Well, my view all three are problems.
Problem 1 : Estimates and release dates
You need to ask what benefit estimates gives you? If you are a business person and your development manager, project manager, development team tells you, that they can deliver everything after ten sprints of three weeks each. That means they will deliver your software sometime in the future which is ten months from now. How does that information help you?
From experience when your team says ten sprints, it will be more likely that they will finish essential functionality in fifteen sprint. Cosmetic changes, documentation etc. will take another 4-5 sprints. So, what is the benefit of asking today, that when will they deliver? Or asking them to predict the future?
Most common answer given by the business is : release plan or time to market. That is based on this information, we need to plan when to release our product or service to the market.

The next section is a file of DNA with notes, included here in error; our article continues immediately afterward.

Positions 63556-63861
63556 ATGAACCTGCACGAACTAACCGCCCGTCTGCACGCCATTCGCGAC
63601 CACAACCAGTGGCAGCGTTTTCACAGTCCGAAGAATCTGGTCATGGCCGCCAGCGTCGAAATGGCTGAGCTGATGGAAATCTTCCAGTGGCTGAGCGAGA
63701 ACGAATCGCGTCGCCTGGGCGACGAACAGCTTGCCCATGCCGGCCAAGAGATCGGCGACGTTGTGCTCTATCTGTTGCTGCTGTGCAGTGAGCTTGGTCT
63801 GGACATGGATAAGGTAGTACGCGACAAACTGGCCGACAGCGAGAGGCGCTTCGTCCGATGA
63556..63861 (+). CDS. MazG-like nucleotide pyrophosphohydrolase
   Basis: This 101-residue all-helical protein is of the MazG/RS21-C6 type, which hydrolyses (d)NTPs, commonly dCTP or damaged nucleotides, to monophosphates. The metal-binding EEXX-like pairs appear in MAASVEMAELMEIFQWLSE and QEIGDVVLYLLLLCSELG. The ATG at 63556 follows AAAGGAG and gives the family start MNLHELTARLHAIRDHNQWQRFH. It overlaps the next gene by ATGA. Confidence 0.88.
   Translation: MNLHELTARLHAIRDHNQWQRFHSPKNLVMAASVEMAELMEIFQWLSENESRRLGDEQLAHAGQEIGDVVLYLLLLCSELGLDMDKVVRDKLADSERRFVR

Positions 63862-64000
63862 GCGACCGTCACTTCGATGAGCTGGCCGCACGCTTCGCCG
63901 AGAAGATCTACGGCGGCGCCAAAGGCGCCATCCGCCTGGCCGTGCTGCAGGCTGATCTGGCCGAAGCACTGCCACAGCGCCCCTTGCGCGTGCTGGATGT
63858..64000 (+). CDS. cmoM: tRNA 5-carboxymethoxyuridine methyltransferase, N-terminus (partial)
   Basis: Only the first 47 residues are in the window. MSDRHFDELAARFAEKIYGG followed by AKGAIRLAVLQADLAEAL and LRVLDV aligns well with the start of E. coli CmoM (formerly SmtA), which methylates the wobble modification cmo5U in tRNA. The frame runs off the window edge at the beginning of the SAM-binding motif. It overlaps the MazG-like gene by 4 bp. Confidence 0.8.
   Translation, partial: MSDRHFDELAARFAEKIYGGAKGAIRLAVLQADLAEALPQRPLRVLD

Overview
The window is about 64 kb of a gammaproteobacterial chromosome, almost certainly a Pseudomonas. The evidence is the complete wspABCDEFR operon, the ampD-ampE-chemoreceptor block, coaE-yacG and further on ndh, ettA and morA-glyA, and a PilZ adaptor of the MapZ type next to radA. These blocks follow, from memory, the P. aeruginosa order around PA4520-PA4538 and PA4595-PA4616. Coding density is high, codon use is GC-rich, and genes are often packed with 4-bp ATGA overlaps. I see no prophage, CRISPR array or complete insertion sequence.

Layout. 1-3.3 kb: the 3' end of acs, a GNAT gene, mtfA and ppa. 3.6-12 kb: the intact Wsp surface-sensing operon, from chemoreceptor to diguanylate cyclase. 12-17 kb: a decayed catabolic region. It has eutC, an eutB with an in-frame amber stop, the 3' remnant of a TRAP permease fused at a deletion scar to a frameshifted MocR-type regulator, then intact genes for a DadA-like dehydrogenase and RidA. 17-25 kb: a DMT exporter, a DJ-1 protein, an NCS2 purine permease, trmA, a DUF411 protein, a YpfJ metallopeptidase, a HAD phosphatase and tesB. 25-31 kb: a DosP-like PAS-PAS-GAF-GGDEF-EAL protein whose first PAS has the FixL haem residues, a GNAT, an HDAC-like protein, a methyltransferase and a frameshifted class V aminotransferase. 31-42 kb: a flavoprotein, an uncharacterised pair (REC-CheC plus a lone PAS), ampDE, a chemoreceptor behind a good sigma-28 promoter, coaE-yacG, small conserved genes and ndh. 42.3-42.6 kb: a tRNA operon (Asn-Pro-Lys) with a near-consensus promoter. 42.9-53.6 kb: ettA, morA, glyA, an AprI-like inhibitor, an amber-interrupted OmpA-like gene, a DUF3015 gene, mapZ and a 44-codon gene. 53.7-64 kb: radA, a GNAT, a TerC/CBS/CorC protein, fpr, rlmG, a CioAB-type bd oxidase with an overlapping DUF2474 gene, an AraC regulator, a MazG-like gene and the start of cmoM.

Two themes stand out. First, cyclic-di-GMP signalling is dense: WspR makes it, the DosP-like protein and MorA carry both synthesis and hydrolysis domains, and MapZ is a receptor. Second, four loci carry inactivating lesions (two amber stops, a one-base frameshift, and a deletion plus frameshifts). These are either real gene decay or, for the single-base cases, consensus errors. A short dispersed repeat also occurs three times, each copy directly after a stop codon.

So I ask again, if your development team gives you an estimate that ten sprints from now they will be ready with delivery, will you announce a date to the market? Most probably you will add a buffer at least 25% before you announce date. And if you announce the date as promised by your team would you be happy changing it if your team doesn’t deliver? Or if you will not change the date, then would you be happy taking partially completed product to the market?
Most of the times, answer is NO. We cannot change the date. We cannot take partial product to market.
So I again ask, then is it not better rather than asking for estimate, you ask your team to complete it AS FAST AS POSSIBLE and review the completed product every 2-3 weeks? Then as you get closer to completing the product, based on your own reviews of the product, you can probably announce release date one month in advance? Is that not what you want?
Big answer is YES.
Problem 2: Business asking for release dates
This is a big legacy of waterfall, as well as management by objectives. Traditionally business treats itself separate then delivery or engineering. It thinks that there job is to throw over the project to the engineering and ask them to come back only after it’s complete. However, such a thinking has got many projects and organisations in trouble.